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Extremely cool(-climate): winegrowing in Mongolia

Wine knows no boundaries. Mark Wenhui Bao shows that there is a place for wine even in the most suprising locations. Find out more about an unusual example of Erbslöh’s consultancy work.

To start the year we would like to introduce you to a highly unique example of our consultancy work. Mark Wenhui Bao gained experience as a wine-maker in New Zealand and two years ago planted a trial vineyard in Inner Mongolia. International and native grape varieties grow there under extreme climatic conditions. We made contact through his entry in Jancis Robinson’s international writing competition, which is highly inspiring and worth a read. Mark wrote about his goal to establish winegrowing in his home region permanently. It could be surmised that it would not be easy, just from the prevailing conditions. The majority of Inner Mongolia is above 1,000 metres in altitude. The climate is continental, tempered by long, sometimes very cold winters. Summers are short, and mostly humid. Spring features strong winds and rapidly rising temperatures. Precipitation is between 100 and 500 mm. The annual sunshine hours are 2,700 (compared to Germany - 1,800 hours). Dryness continuously increases from south east to north west. In the west of Inner Mongolia are deserts, like the famous Gobi.


In order to gather as much experience as possible from the small area available to him, the vines have been planted very close together, at just half a metre apart. For balance the vines are being grown at two different heights - those that are particularly sensitive to cold are positioned down low and the more resistant varieties above them (Fig. 1). As a result the foliage overlaps. Mark Bao uses intensive, precise defoliation. Canopy from becoming too dense. Unlike the customary practice in China, the extremely low temperatures will not be countered by burying the vines. Mark Bao regards this to be an economically unsustainable effort in the long term. Instead he strives for high frost resistance by planting material selection and vineyard structure. The new field is protected, as a temporary and experimental site, with a polytunnel. “Protection” is a relative term, though, in view of temperatures of -25 °C for weeks at a time (Fig. 2).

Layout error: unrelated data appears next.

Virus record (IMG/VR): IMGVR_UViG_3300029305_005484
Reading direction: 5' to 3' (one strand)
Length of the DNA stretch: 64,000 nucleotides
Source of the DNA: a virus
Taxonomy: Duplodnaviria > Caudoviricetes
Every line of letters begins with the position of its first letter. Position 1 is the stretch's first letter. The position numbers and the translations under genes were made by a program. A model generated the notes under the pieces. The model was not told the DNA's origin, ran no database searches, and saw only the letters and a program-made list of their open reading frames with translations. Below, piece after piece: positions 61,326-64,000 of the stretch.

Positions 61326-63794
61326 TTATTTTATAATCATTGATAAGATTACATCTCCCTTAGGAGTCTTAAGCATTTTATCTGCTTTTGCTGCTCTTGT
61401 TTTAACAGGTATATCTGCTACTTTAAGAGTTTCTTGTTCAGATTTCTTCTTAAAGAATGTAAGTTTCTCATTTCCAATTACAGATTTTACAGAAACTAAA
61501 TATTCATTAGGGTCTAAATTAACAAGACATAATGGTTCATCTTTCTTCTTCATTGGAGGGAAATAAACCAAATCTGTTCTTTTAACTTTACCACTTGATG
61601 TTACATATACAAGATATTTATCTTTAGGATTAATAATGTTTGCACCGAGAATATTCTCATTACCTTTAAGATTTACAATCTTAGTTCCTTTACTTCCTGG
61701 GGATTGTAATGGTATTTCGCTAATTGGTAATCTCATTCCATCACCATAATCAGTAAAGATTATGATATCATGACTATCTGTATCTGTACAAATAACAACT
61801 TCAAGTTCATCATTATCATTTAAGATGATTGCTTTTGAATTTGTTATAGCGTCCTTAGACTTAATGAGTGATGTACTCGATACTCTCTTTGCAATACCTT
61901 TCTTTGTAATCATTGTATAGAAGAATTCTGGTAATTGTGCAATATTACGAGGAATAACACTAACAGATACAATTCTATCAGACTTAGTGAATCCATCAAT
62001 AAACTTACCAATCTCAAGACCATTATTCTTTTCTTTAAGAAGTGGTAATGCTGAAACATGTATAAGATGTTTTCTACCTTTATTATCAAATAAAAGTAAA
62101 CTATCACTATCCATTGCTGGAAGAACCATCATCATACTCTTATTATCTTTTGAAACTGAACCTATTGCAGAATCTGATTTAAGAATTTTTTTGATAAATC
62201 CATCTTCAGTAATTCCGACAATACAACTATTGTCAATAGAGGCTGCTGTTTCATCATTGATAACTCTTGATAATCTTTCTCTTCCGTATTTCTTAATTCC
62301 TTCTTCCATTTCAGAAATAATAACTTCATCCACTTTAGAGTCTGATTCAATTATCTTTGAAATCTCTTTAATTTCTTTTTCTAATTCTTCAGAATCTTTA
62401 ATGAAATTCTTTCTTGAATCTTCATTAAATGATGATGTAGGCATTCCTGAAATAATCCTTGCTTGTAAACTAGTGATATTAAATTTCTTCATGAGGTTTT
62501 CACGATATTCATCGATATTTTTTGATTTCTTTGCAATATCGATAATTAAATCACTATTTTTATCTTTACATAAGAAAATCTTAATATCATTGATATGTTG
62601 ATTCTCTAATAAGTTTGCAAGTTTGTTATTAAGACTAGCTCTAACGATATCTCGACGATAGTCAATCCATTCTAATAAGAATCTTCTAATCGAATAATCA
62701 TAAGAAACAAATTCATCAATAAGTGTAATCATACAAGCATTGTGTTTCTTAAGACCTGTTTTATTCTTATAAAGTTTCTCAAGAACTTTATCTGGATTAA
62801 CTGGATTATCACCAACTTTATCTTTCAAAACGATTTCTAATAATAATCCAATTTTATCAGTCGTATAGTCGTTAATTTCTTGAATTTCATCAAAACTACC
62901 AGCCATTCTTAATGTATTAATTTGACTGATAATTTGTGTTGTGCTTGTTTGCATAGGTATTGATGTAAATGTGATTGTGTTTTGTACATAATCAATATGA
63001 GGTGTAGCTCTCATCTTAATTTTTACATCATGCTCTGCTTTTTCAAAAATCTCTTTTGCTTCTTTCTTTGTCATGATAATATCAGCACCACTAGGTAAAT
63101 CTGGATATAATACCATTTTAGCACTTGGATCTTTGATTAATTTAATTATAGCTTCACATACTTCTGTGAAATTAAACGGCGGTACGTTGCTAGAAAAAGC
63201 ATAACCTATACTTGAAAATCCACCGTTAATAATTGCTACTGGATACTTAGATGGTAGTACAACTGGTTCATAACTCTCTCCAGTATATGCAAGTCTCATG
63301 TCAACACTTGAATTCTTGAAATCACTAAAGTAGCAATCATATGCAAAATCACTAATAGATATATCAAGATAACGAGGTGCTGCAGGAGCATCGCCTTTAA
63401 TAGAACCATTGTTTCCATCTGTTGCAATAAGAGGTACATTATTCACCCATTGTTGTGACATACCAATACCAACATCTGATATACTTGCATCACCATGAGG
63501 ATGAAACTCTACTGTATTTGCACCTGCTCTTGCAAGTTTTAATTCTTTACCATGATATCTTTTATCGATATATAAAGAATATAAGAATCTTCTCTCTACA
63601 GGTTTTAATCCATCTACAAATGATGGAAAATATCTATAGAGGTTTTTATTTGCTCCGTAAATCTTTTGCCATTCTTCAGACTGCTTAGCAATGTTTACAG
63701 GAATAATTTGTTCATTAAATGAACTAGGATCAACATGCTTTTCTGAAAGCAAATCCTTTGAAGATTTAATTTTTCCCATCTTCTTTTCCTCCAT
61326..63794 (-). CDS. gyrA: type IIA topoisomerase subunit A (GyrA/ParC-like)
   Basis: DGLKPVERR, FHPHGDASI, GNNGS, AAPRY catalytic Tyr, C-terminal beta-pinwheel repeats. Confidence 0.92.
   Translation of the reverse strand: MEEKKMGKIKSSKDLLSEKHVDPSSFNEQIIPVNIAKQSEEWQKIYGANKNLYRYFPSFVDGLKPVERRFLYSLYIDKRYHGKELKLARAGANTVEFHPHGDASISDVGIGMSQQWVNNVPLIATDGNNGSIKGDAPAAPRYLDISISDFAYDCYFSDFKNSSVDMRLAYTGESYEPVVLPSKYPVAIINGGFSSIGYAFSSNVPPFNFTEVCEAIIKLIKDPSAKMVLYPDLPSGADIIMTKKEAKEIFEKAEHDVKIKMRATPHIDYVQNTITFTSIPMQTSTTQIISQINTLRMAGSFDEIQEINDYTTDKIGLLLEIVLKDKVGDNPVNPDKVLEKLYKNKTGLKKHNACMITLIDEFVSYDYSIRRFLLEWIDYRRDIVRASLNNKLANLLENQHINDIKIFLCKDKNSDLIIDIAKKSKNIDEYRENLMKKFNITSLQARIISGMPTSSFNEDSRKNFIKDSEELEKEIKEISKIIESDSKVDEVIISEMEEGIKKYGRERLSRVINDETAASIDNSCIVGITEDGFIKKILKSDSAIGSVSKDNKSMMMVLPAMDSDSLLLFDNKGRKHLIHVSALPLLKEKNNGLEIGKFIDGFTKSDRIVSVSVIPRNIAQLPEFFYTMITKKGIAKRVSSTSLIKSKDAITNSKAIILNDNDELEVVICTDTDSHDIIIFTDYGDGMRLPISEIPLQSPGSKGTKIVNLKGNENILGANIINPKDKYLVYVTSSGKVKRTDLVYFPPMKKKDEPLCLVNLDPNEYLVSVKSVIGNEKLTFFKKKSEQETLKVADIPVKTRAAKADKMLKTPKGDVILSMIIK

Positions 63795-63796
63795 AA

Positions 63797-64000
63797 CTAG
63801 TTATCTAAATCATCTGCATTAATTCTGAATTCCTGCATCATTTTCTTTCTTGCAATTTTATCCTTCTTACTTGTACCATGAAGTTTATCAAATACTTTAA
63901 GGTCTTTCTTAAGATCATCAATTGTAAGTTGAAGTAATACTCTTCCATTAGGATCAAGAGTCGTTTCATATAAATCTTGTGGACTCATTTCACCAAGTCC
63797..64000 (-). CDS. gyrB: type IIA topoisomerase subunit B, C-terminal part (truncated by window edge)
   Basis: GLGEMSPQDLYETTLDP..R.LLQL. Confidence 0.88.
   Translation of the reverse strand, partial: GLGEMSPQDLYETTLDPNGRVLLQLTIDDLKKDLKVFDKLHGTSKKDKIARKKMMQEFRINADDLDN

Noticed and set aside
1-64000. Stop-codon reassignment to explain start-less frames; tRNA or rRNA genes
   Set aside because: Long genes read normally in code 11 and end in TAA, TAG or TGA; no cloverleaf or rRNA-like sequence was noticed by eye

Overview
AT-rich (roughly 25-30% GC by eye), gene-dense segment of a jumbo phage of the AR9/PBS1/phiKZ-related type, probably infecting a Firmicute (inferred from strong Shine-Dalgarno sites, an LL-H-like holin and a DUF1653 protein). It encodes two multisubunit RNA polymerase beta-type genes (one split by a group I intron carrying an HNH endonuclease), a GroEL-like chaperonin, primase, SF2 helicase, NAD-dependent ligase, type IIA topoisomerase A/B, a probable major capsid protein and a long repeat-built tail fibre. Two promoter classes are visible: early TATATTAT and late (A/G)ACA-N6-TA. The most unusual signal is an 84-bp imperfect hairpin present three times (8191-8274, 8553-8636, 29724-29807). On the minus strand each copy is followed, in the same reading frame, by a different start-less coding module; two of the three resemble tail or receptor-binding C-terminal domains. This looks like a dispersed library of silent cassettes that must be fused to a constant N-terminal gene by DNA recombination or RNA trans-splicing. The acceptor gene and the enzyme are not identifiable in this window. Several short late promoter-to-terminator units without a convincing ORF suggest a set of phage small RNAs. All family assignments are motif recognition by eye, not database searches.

Bao’s personal international experience has been combined with the world’s most frost-resistant grape - vitis amurensis - when selecting varieties. This wild grape, which originated at the Amur, is supposed to be used for breeding. China has been conducting corresponding breeding trials for some time, although mainly for table grapes so far. Trials using this grape variety have also been conducted at the Magarach Institute in the Crimea, Hungary, and at the Julius-Kühn-Institut in Siebeldingen. Together with its frost resistance, amurensis is also known for another characteristic: wines with very high acidity (Tab. 1).


27. August 2020


Total acidity (g/L)






Petit Manseng




Cabernet Franc








Beibinghong (vit.amur.)




Tab. 1: Analytics from Mark Bao, done two weeks before the (early) harvest. The site’s extreme climate permits a surprisingly high sugar maturity, but also keeps the acids stable on sometimes extreme levels.

The amounts of more than 20 g/L acid measured in 2020 are typical, but can also fall significantly with greater maturity. Amounts in the region of 10 to 12 g/L total acidity are realistically feasible if the vintage allows. The question therefore arises as to what type of wine can be obtained from amurensis grapes. Base wines for production of sparkling wine or brandy, not requiring extensive deacidification, suggest themselves, for example. Sustainability is of crucial importance to Mark Bao. This is why he is looking beyond the grape varieties and growing methods currently available. In the future he hopes to be able to breed a grape vine as a C4 plant from established varieties. C4 plants are significantly more drought resistant. He regards the option of genetic modification as a key-technology to achieve this. Until then, he needs to address a very serious problem though, that may be unique in the wine world: wild dragons (Fig. 4).